King Kong's Michel Ancel

On making the game, film adaptations and other topics.

It says "Peter Jackson's" on the front of the box, but for a lot of gamers it was the involvement of Michel Ancel that gave Ubisoft's King Kong film adaptation its credibility. Ancel's Rayman games are sometimes derided, but with the release of his original action-adventure title Beyond Good & Evil, a game often pegged as a "grown-up Zelda" (arguably a comparison that's slightly unfair to both camps), interest in the French developer increased dramatically.

Speaking to us just before Christmas, Ancel still didn't have a firm response to fans' calls for a BG&E sequel ("I'd love to, and it's always in my mind,") but he did take the time to answer some of our questions about the process of making King Kong, film adaptations in general, the next generation of game consoles, and the artistic merits of games relative to films.

Eurogamer: Who's the strongest character in King Kong?

Michel Ancel: Ann obviously. She's keeping her blood cold, which is not the case of Kong and the other men. She's the one who will change Kong's mind. At the end of the game and the movie, Carl Denham says, "it was beauty killed the beast". In some way, she's the one who changes everything.

Eurogamer: What degree of involvement did Jackson have in the project following the initial contact and what form did that involvement take?

Michel Ancel: Peter was really absorbed in the movie but he gave us some time at the beginning of the production. These early meetings helped us a lot to take the big decisions like playing Kong, being in first-person, using the environment, removing the HUD. In fact, during these meetings, Peter opened the door of Skull Island and gave us the freedom to do what we wanted.

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Michel and friend.

Eurogamer: Do you think Jackson 'gets' videogames?

Michel Ancel: He is a player and at the same time he is a creator with a good technical and artistic sense of analysis. If he takes the time, he'll surely be able to understand and to work more closely on a game.

Eurogamer: Did you see the film before the game was finished?

Michel Ancel: No, it was a total secret. When I saw the movie, I discovered some incredible points in common with the game, even if we actually created some sequences without having all the final details.

Eurogamer: Where do you think most film-to-game adaptations go wrong?

Michel Ancel: It would be presumptuous to say that our game is an example of a good adaptation. We took some decisions and some risks and sometimes it could have been dangerous. I think that this is the key to achieve successful adaptations. When you are creating a game, some parts of the development can be pure research and others are based on more classical ideas. Because of the time and budget constraints with game licenses, it's hard to take risks and innovate. For King Kong, being innovative required a great effort from the team; indeed it was a challenge to finish on time without cutting some levels and ideas. On the other hand, some very good licenses are turned into very basic gameplay that don't really correspond to the movie purpose, so the right solution is a good deal of innovation and stable ideas.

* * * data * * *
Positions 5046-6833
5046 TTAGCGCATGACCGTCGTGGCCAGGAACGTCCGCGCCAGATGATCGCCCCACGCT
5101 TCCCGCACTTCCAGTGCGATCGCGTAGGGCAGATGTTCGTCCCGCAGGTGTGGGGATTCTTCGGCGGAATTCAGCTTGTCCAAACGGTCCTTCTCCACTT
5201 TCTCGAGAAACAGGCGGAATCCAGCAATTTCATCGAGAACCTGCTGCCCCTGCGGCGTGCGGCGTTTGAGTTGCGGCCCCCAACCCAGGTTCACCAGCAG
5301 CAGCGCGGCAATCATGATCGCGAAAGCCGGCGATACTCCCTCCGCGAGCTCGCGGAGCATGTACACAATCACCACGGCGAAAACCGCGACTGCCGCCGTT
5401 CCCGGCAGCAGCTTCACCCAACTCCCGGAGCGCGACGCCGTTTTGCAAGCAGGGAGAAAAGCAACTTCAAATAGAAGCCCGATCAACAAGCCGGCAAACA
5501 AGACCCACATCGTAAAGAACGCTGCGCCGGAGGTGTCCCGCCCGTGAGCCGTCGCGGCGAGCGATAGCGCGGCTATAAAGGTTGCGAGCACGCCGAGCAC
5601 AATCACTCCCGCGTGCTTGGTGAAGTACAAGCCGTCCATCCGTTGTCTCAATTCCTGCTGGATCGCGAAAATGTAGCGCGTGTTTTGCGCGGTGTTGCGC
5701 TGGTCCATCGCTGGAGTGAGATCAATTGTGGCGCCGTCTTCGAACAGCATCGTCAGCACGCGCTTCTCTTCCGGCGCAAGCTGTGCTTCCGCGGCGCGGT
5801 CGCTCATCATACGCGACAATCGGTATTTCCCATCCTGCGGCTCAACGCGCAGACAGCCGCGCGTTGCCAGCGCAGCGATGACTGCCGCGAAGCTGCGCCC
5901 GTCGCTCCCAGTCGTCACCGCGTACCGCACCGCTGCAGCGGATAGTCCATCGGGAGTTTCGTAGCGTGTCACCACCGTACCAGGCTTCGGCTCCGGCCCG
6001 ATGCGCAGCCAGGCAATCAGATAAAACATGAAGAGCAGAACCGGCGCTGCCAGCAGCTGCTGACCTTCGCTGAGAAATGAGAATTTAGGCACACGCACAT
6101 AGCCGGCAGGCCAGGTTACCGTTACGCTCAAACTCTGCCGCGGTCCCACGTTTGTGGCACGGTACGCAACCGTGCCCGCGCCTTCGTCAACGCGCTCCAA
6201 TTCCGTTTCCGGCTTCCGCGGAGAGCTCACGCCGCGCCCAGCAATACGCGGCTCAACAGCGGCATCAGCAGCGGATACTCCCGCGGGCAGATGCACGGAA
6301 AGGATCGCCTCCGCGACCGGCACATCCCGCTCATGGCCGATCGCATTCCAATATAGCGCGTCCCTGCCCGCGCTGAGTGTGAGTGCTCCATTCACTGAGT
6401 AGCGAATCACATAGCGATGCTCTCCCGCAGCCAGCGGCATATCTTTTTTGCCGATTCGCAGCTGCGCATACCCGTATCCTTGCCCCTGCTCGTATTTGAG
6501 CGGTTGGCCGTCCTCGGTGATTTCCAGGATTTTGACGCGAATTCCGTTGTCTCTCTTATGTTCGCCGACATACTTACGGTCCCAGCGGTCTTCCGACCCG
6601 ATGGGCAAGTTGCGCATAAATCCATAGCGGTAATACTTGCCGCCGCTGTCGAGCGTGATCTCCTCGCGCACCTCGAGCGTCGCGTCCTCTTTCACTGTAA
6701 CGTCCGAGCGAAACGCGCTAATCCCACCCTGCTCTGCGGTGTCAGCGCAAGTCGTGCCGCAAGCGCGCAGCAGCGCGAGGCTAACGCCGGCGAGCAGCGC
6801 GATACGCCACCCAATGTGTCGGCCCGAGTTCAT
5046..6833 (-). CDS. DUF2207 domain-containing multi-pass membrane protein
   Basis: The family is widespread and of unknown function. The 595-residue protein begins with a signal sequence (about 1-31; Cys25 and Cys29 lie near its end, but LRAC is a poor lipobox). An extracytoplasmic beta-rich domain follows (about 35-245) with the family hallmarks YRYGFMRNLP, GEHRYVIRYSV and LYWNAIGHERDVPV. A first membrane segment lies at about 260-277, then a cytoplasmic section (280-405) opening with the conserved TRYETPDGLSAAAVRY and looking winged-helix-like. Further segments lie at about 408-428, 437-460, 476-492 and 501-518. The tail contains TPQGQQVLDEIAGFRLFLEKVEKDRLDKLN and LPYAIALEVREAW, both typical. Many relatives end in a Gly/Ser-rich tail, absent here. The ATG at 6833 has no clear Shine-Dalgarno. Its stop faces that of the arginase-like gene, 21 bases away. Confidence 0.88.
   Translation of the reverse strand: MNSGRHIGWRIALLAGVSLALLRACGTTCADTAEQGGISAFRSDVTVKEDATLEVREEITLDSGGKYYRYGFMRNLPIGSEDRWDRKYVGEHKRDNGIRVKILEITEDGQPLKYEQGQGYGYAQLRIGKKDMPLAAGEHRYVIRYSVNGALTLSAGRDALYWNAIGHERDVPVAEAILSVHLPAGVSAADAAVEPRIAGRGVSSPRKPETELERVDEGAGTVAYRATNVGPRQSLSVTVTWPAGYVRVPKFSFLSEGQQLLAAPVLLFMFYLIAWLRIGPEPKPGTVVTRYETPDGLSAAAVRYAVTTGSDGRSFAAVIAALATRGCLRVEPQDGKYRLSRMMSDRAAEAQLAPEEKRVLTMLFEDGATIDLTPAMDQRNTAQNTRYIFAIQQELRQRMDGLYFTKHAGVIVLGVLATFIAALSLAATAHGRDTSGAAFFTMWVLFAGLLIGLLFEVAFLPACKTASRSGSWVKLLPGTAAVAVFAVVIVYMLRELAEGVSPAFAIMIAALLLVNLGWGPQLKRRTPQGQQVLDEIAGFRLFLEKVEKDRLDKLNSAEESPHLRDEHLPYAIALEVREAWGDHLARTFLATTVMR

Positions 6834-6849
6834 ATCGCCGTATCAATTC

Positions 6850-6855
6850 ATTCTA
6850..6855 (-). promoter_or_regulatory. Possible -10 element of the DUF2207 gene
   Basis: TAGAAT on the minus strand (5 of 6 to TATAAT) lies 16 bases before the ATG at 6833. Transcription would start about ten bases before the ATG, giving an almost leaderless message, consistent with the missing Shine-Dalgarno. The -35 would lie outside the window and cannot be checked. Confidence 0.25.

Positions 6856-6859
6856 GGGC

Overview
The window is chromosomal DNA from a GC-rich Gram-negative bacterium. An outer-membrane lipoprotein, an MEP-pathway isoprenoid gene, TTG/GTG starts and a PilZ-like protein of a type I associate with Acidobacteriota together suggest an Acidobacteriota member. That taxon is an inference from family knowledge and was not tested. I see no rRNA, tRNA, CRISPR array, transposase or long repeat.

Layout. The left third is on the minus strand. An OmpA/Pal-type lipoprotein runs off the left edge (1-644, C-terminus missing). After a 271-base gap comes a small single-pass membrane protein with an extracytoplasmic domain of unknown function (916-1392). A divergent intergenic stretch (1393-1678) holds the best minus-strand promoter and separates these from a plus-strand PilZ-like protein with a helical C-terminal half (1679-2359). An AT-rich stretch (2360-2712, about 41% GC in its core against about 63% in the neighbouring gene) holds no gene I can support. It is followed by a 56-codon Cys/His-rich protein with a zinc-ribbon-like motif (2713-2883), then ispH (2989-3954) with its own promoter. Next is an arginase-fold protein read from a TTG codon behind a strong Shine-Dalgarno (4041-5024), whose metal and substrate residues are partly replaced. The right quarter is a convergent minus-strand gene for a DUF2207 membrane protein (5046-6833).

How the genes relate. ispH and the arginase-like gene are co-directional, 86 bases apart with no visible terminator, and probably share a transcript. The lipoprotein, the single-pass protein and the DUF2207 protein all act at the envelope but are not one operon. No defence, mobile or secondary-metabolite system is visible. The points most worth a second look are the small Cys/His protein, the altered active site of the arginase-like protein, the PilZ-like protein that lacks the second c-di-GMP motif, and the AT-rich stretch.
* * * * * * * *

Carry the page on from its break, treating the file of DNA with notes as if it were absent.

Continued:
Eurogamer: Do you consider the approach taken with Kong the ideal way to handle a film-to-game transition?

Michel Ancel: It's a whole new approach and we are very proud of it but it can be perfected. The next step would be to work directly in the same place as the movie team in order to increase the efficiency of the information exchange.

Of course, the ideal situation would be to take more time in order to innovate. A game based on a movie, a book, a sport - anything - can be interesting because it gives a frame to create within. When you're working on a karting game, you are dealing with sensations that you can analyse from reality and your job is to make them fun to play. When it's based on a story, that's the same; the emotions of the movie can drive the way you will take your decisions in terms of gameplay.

Eurogamer: Did you find the experience restrictive at all?

Michel Ancel: Artistically, not that much; sometimes restrictions are a way to force us to think differently.